Late last month, a North Korean male in his mid-30s stabbed a 40-something Chinese farmer to death in Helong, a small city in the Yanbian Korean Autonomous Prefecture of China.
According to local Chinese sources, last October the North Korean man first went to the house of the victim. At that time, he asked for food and a place to sleep for the night. However, upon realizing that he was not going to receive any help, he stole the man’s rice, corn and clothes while the house was left unattended, then returned to North Korea.
Eight months later, on the night of the 26th of last month, the same North Korean man came across the Tumen River again from Musan County in North Hamkyung Province, then returned to the scene of his previous crime. The Chinese man, who knew very well what had happened to his rice and corn, was incensed and, ignoring the North Korean man’s claim that he had only stolen the food and clothing because he was hungry, threatened to call the local Chinese police.
The argument allegedly ended in a fist fight, during which the North Korean man stabbed his opponent with a knife. The police later arrested him after the Chinese man’s family, who had witnessed the stabbing, reported the event. The Chinese man, a farmer living with his ageing mother, wife and children, died two days later.
The Helong authorities are currently trying to obtain details of the man’s identity from the North Korean side, but the North Korean authorities are reportedly not cooperating. In the meantime, the anonymous North Korean man is being held at a prison near Helong, and sources say that the Chinese Public Security Bureau is planning to ask for his execution.
As a result, Helong residents are part of a chorus of Chinese voices calling for enhanced security measures. They claim that North Koreans crossing the nearby border are becoming more violent and dangerous all the time.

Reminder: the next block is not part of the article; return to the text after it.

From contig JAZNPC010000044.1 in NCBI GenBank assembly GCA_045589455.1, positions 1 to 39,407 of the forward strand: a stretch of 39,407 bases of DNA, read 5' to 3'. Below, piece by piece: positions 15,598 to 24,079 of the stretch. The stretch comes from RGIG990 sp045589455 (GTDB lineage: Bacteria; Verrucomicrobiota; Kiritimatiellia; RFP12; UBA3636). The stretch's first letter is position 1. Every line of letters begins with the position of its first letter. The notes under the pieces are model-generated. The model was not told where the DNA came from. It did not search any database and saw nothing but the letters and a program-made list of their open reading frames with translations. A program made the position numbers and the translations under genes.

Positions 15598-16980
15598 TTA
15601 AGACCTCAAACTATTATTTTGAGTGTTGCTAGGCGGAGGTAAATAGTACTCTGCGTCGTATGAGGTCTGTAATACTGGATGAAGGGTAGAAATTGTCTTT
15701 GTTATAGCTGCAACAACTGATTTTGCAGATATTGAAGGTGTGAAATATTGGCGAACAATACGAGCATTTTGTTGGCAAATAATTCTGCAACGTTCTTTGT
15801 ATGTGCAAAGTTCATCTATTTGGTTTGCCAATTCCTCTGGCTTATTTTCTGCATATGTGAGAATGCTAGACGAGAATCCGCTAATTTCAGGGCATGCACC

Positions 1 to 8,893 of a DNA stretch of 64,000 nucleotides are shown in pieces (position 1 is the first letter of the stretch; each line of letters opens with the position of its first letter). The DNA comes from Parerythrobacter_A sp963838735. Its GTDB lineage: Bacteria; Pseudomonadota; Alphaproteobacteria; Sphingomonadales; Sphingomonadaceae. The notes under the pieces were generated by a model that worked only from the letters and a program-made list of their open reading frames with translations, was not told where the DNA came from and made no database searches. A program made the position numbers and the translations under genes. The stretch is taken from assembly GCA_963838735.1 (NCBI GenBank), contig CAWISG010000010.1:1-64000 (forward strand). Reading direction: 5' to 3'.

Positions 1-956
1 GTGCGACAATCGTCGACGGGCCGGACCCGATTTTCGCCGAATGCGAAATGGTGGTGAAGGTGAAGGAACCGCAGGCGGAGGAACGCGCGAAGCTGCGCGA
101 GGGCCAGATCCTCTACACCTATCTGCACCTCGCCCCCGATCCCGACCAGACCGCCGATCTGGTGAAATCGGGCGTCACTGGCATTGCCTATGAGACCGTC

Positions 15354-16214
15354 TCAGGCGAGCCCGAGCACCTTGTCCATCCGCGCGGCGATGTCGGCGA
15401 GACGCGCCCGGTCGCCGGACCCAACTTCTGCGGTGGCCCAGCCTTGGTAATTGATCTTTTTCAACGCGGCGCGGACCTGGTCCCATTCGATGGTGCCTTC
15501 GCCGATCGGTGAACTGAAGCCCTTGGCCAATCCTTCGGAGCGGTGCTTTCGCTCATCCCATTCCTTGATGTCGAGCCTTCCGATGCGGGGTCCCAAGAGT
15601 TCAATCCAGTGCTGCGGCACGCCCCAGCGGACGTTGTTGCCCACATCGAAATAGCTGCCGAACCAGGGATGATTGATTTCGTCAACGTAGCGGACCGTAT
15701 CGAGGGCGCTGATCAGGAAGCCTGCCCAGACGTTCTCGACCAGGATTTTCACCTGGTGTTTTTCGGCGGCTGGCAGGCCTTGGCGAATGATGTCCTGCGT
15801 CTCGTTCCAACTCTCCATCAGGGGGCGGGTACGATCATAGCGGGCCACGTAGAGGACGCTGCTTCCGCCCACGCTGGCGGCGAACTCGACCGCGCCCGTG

Local people are able to point to other crimes allegedly committed by North Koreans in China in their quest for better security. For instance, in the middle of last month in Changbai, another small city in the upper reaches of the Yalu River, a number of local Chinese residents were robbed. Two Chinese men fishing in the area were also robbed, this time by people thought to be North Korean soldiers. The soliders reportedly demanded money, personal belongings and the clothes off the fishermen’s backs, all at gunpoint.
According to one source, the difficulty of crossing the border is one cause of the increasing violence, with North Koreans entering China thinking along the lines of “I had a lot of trouble getting here, I can’t go back empty-handed.” Chinese residents of border areas are also tired of North Koreans appearing in their midst, and are reacting with less kindness than they once did.
To counter this, the Chinese police have been installing surveillance cameras and barbed wire at major river crossing points. Jilin Province Public Safety Bureau has also recently installed a total of 6,000 alarm systems in the homes of village residents, to help them respond more quickly to reports of North Koreans in the area.